Friends may pay their last respects at Demeritte's Funeral Home, Rock Sound Eleuthera from 3-6 p.m. on Friday & at the church in Palmetto Point from 7 p.m. until service time on Saturday.
Former Church of God Administrative Bishop and National Overseer John Humes has died, approximately four months after the death of his identical twin, Bishop Solomon Humes.
Bishop John passed away at his home on Tuesday at 5 a.m., according to current overseer, Bishop Moses Johnson. Bishop John had battled bladder and prostate cancer. He was diagnosed in August 2013. After much prayer and consultation, he underwent surgery to remove his bladder and prostate in February 2014. In March, it was discovered that he had bone cancer in his left leg, which affected his mobility as well as his ability to function properly in the office as administrative bishop. He appointed Bishop Moses Johnson, overseer elect, to deputize for him. Despite his physical limitation, Bishop John was still able to function as the bishop in making decisions and signing documents.
He suffered a major setback on July 7 with the death of Solomon. It affected him greatly, and according to his family, he was expecting to join his twin.
"He (Humes) was preparing for death because he was suffering from a terminal illness and, barring a miracle, he was expecting the inevitable to happen," said Johnson, the current national overseer and administrative bishop.
Three months prior to Bishop John's death, which was approximately one month after his twin's death from cancer, Bishop John also put together his own obituary and made the decisions as to who would participate in his funeral service and who would conduct it. Church of God Field Director Bishop Ishmael Charles will conduct the sermon; Johnson will moderate the service.
Bishop John's funeral will be held on Saturday, November 15 at the W.M. Auditorium Church of God Convention Centre on Joe Farrington Road. A memorial service will be held on Thursday, November 13 at the same location.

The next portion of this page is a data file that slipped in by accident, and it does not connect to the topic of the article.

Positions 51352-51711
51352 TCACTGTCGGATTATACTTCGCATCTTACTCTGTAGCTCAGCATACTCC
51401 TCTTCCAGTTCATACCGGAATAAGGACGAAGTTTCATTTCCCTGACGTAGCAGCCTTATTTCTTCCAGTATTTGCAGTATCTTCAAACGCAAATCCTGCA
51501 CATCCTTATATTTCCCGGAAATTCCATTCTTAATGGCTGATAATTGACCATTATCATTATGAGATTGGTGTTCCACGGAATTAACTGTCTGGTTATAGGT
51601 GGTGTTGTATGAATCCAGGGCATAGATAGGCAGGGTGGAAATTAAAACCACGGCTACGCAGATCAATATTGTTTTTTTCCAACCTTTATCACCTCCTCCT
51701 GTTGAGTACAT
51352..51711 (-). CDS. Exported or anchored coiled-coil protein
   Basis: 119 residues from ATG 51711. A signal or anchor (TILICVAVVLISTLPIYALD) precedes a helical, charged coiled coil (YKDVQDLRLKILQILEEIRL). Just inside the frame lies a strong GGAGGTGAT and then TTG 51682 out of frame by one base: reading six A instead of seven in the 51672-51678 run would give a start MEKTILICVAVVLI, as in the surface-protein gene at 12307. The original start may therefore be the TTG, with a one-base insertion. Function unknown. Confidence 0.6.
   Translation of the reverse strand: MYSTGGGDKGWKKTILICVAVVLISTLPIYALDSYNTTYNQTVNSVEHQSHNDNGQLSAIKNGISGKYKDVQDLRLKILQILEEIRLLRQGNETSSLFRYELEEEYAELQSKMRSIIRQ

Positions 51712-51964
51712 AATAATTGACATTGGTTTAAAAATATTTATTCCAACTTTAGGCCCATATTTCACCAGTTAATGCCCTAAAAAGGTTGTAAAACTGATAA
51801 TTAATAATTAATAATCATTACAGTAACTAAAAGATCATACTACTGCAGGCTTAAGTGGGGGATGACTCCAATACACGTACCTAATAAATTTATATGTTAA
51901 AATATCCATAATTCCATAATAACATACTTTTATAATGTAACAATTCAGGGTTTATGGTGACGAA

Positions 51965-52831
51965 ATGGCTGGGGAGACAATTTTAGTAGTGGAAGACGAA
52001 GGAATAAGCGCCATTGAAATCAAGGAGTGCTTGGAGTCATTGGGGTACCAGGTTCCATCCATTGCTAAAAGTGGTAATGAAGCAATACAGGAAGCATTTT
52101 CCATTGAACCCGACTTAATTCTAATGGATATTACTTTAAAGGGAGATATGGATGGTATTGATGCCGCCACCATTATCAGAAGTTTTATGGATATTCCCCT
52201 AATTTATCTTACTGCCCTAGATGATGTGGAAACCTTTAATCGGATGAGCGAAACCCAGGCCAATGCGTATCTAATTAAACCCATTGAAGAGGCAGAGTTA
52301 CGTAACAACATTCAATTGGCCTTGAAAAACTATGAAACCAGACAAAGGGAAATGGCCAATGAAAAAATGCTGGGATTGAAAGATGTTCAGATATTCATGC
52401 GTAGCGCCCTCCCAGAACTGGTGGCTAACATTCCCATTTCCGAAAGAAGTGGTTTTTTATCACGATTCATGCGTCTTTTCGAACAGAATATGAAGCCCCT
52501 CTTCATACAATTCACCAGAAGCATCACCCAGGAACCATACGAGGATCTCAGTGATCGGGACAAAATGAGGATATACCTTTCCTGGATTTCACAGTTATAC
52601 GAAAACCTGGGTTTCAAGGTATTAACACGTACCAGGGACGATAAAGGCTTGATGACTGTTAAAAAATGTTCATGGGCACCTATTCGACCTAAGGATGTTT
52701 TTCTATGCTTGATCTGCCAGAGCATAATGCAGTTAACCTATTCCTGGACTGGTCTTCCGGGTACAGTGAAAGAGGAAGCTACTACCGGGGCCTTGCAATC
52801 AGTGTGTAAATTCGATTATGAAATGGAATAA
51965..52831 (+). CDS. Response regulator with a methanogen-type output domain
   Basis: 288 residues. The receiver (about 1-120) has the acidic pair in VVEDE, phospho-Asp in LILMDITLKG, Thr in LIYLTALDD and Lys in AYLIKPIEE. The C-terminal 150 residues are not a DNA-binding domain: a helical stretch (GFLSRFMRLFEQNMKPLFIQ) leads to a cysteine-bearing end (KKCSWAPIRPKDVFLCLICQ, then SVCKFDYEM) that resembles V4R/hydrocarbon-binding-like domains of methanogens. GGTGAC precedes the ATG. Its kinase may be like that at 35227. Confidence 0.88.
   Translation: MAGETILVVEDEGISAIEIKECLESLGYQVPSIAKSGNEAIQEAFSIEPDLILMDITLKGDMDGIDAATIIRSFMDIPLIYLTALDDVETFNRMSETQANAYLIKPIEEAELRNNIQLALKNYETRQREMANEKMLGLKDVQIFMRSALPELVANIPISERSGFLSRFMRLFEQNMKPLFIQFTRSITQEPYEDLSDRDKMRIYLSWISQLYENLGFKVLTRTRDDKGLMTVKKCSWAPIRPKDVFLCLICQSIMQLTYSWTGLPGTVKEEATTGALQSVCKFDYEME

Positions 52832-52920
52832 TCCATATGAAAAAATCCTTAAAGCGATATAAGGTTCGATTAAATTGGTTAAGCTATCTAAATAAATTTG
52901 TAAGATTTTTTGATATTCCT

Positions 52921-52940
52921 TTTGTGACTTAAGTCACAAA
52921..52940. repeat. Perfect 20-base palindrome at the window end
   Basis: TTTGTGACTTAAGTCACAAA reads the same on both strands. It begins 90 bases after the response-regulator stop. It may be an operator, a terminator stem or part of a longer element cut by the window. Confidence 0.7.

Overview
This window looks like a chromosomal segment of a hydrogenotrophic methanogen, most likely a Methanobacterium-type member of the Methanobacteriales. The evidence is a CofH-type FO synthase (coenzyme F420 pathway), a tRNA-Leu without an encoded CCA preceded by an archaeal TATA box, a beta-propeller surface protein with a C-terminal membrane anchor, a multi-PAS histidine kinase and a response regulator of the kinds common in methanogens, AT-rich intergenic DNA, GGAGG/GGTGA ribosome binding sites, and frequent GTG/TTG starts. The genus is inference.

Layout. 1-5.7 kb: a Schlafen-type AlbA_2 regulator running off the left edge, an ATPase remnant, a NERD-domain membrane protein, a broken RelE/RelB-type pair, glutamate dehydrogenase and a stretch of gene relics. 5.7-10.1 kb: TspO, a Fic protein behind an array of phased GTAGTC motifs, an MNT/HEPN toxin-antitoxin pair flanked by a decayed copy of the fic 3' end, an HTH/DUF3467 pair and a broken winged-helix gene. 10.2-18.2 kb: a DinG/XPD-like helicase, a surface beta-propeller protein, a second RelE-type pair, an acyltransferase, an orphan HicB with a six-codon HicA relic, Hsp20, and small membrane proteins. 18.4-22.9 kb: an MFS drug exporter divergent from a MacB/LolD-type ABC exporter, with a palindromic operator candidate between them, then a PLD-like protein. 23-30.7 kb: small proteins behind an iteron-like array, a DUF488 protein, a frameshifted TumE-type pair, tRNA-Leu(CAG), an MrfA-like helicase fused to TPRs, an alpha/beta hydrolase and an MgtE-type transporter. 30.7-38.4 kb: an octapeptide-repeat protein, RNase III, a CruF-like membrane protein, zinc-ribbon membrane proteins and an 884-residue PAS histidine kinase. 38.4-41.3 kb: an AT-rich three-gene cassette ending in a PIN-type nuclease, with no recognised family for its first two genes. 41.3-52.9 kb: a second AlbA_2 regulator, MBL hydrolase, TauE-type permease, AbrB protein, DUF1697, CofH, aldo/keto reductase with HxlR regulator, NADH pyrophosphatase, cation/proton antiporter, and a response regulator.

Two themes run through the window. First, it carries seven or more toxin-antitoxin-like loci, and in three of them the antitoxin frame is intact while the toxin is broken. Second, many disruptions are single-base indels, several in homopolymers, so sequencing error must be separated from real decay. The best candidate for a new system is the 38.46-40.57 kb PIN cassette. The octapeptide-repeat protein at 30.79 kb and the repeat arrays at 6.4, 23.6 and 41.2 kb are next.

"I sat with him and he told me what he would like, and who he would like to speak at his funeral [service]," said Johnson, who was officially appointed to the post of national overseer and administrative bishop in August, replacing the ailing Bishop John.
Sitting down with the former overseer to work out the arrangements was tough for Johnson to do, but he said he had to do it.
"For me, it was something I really had to accept because he was the kind of person that was always moving -- and fast moving -- one minute he would be saying something to you, and the next he would be gone," he reminisced. "And the fact that he [Bishop John] had to lay in bed because the sickness took his mobility from him was very difficult," said Johnson.
Prior to his death, Bishop John told The Nassau Guardian that, when he and his twin were confirmed into the Anglican faith as young boys, the priest that conducted the confirmation spoke a blessing over them. He said they were told they would become great leaders.
Bishop John rose to the position of Overseer of the Church of God and Solomon became a bishop in the Church of God of Prophecy -- sister denominations -- after they both transitioned from the Anglican faith to become members of the Pentecostal faith.
The twins shared much more than their faith in common -- their voices were identical, their characteristics were identical, and the way they conducted themselves was uncannily identical. The twins were very alike for most of their lives. They were both married in the same year; their wives both came from the Yellow Elder community, and they had their first children in the same month and year. They both joined the Pentecostal ministry. John followed Solomon to the Meadow Street church, but eventually moved back to East Street Cathedral. They both became justices of the peace and marriage officers.
After Solomon's death in July, John, the older brother by 10 minutes, said they shared so many things in common. No one would have thought that the twins would also battle cancer simultaneously. Solomon was the first to be diagnosed with the insidious disease two years ago.
Solomon, 63, succumbed to his illness and was buried on Saturday, July 17. John, 63, succumbed to his illness on Tuesday, October 28. They came in the world together, and both departed in the same year, mere months apart.
The brothers, who towered over six feet, also shared an unwavering love for the Lord, despite having switched denominations in their lives.
While the brothers had an unwavering love for the Lord, they took different paths career-wise. Solomon was employed in offshore banking. John was a meteorologist. In 1984 John left the met department, and in 2000 Solomon retired from his job to become a full-time bishop in the Church of God of Prophecy.
As he prepared to bury his twin and continued to fight his own battle, John took the time to remind people to be cognizant of their health.